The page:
Funds offset sniper costs

Five Md. departments to split nearly $1 million

Arundel, Howard omitted

Agencies in Va., D.C. also getting federal aid

Anne Arundel

January 31, 2003|By Julie Bykowicz | Julie Bykowicz,SUN STAFF

Maryland police departments will receive a total of nearly $1 million in federal assistance to offset costs associated with the October sniper shootings, but Anne Arundel and Howard counties - which tallied half a million dollars in overtime as they monitored schools and roads during the crisis - apparently won't get a penny.

"I'm disappointed," said Anne Arundel County Police Chief P. Thomas Shanahan. "This wasn't cheap or easy for us to do. We were hoping for some federal help."

Five Maryland police departments, 21 in Virginia and one in Washington will divide the $2.5 million Justice Department reimbursement. Many of those agencies learned yesterday about the aid, which is about 58 percent of what they requested.

Washington-area police departments mobilized hundreds of officers Oct. 3, when four people in Montgomery County and one in Washington were killed by sniper shootings.

Four days later, when a 13-year-old boy was wounded outside Benjamin Tasker Middle School in Bowie, Maryland counties as far north as Harford beefed up security outside schools. Eventually, 13 people were shot, 10 fatally, before two suspects were arrested Oct. 24.

Every jurisdiction where a shooting took place will receive money, as will some departments that provided support during the investigation.

Others will receive nothing, however. Shanahan's department estimated its overtime expense at $161,000 - about 4,800 hours - mainly resulting from protecting schools, scouting for suspects and assisting with roadblocks. The county line is about five miles from the site of the Oct. 7 sniper shooting at the Bowie middle school.

Anne Arundel County Police Department officials said they were never told that the Justice Department money was available.

A spokeswoman for Sen. George Allen, a Virginia Republican who is one of the four U.S. senators from Maryland and Virginia who wrote a letter in October requesting the federal assistance, said only departments directly involved in the sniper investigation are being compensated.

After receiving the letter, the Justice Department asked the governor's offices of the two states to submit overtime tallies for the operation.

George R. Ludington, communications manager for the Governor's Office of Crime Control and Prevention in Maryland, said his office was told by the Justice Department which jurisdictions should submit overtime expenses.

"We offered to ask about others, and they said no," Ludington said.

Virginia Secretary of Public Safety John Marshall said all localities involved in sniper-related activities were asked to submit their overtime expenses.

"Because it was such a coordinated effort, we had very good knowledge about which agencies helped out," Marshall said. "We made sure to reach out to them."

The largest amount in either state will go to Montgomery County, where six shootings took place and which was the hub of what became an international investigation. Montgomery will be reimbursed about $602,000. The Fairfax County, Va. police will get the next-highest amount, $250,000 less than Montgomery.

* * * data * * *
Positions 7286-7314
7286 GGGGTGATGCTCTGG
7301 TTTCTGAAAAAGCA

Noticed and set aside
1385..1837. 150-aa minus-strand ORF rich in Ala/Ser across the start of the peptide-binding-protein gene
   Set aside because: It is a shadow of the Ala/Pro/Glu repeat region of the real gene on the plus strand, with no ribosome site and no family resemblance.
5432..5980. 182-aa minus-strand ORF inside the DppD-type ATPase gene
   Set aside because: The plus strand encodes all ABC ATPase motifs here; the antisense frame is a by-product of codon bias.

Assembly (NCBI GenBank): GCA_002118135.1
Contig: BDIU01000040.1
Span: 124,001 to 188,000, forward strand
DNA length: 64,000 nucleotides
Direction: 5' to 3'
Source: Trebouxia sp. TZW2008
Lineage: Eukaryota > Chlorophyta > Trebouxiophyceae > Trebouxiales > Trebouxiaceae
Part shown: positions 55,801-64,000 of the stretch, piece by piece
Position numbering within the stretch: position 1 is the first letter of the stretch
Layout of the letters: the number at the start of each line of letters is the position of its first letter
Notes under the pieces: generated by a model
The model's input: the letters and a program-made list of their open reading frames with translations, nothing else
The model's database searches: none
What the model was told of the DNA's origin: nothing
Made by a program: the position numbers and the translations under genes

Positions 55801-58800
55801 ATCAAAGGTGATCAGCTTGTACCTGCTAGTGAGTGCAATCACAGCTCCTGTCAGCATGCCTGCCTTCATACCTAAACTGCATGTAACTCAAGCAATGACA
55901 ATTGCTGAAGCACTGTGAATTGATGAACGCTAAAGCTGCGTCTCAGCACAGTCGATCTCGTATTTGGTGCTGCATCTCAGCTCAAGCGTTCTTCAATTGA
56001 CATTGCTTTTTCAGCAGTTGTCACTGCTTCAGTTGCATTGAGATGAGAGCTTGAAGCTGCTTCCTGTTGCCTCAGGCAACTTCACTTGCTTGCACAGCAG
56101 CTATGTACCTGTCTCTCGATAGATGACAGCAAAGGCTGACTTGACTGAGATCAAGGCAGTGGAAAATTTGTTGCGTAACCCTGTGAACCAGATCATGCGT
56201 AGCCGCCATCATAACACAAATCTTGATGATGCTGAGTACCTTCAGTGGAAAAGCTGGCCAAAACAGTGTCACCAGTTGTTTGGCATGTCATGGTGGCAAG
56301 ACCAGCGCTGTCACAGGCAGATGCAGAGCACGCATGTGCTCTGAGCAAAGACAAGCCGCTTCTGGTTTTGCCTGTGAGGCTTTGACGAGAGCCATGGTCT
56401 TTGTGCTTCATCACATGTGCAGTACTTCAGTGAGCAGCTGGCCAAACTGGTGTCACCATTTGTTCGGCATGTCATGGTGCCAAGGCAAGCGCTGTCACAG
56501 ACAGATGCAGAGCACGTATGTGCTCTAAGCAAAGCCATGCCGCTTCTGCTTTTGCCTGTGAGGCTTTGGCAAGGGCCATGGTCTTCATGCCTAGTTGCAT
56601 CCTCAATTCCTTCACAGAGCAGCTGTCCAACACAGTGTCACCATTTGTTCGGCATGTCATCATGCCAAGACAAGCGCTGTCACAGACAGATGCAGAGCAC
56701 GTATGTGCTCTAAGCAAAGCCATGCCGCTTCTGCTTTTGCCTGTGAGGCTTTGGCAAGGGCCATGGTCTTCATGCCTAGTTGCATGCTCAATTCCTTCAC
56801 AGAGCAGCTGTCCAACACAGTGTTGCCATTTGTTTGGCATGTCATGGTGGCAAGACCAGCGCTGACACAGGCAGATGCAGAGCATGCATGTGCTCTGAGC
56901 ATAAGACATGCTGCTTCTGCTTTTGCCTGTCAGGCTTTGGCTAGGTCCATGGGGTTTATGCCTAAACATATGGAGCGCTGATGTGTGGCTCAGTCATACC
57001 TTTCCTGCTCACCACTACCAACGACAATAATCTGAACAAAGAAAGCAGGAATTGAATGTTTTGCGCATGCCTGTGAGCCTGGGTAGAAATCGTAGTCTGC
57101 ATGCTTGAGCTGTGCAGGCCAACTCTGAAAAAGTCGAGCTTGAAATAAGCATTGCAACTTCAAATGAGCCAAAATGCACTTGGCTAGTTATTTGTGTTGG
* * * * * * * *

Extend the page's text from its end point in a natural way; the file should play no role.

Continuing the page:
"There was no way we could have budgeted to handle this type of emergency," said Lucille Baur, a spokeswoman for the Montgomery County Police Department. "We're very appreciative to receive something back."

Montgomery County's $1 million in reported overtime costs is the largest for a single operation in the Police Department's history, Baur said.

Prince George's County is to receive $231,000.

The Maryland State Police, which arrested sniper suspects John Allen Muhammad and Lee Boyd Malvo in the early morning of Oct. 24 as they slept in their car near Myersville, will get $110,622. The state police confirmed that they will get that amount but declined to comment further.

Howard County, which borders two counties where shootings took place, reported $330,000 in overtime costs, and a spokeswoman said the Police Department has been pursuing federal assistance. Police there declined to comment on not receiving Justice Department aid.

Anne Arundel County Executive Janet S. Owens said through her spokeswoman, "It's distressing that some of the local governments who so actively participated did not receive any of the money."

Shanahan said the Police Department could cover overtime costs - barely - without going into the red.

The Governor's Office of Crime Control and Prevention has $185,000 in state money earmarked for sniper-related overtime. Ludington said some of that aid could go to counties such as Howard and Anne Arundel.

Sun staff writers Ryan Davis and Jason Song contributed to this article.

Overtime reimbursements

Overtime expenses of Maryland police departments and federal reimbursement.

Montgomery County: $1,044,025; will receive $601,889 from Justice Department

Prince George's County: $400,839; will receive $231,087

Rockville: $35,637; will receive $20,545

Gaithersburg: $31,542; will receive $18,184

*Anne Arundel County: $160,974; will receive $0

*Howard County: $330,000; will receive $0

Maryland State Police: $191,881; will receive $110,622

* Overtime not submitted to Justice Department

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